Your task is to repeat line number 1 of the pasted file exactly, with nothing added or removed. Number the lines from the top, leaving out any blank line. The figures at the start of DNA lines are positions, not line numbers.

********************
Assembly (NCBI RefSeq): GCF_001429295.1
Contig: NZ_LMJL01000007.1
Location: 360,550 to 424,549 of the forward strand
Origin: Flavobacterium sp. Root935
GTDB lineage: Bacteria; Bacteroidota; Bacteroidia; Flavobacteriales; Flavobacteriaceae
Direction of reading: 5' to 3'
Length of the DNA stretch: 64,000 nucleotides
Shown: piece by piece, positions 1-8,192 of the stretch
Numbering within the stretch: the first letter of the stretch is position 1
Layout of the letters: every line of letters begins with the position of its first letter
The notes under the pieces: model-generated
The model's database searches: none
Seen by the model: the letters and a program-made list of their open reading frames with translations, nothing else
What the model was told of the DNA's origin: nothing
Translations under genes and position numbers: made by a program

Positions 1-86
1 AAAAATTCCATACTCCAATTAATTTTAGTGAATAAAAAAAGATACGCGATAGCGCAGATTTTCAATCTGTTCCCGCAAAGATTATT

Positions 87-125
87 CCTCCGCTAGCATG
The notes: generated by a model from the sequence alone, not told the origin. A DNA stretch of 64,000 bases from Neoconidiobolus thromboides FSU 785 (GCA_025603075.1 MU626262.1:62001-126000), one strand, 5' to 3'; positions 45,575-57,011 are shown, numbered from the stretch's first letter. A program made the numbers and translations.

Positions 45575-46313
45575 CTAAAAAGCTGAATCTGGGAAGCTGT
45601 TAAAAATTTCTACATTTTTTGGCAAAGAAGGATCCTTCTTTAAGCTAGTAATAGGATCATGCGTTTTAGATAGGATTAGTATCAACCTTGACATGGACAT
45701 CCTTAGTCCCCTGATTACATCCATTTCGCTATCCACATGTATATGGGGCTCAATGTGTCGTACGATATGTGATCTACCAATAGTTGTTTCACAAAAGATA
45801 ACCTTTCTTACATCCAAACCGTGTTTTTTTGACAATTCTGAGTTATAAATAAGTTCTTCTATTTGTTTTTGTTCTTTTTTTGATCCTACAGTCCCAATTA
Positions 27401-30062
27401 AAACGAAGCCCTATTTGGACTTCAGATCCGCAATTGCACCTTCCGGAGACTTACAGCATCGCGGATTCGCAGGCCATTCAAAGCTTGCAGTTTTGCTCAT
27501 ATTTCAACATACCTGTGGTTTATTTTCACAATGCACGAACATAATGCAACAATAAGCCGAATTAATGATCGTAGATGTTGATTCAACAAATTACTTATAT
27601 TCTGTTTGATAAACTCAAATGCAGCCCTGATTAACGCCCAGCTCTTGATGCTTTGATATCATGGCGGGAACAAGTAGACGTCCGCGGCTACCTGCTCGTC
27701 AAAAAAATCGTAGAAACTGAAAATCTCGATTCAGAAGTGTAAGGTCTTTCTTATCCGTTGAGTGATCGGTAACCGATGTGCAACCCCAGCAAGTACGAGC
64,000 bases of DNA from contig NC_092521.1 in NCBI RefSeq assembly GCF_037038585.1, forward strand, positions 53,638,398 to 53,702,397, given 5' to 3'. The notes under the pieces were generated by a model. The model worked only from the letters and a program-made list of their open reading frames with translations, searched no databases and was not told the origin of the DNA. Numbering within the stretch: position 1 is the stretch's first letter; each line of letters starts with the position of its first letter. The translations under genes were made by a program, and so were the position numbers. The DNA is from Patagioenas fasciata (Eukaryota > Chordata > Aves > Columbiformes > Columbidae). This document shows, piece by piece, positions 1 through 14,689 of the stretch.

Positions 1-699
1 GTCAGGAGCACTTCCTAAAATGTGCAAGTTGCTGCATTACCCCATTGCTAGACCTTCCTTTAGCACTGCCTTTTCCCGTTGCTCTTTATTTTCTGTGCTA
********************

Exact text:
Assembly (NCBI RefSeq): GCF_001429295.1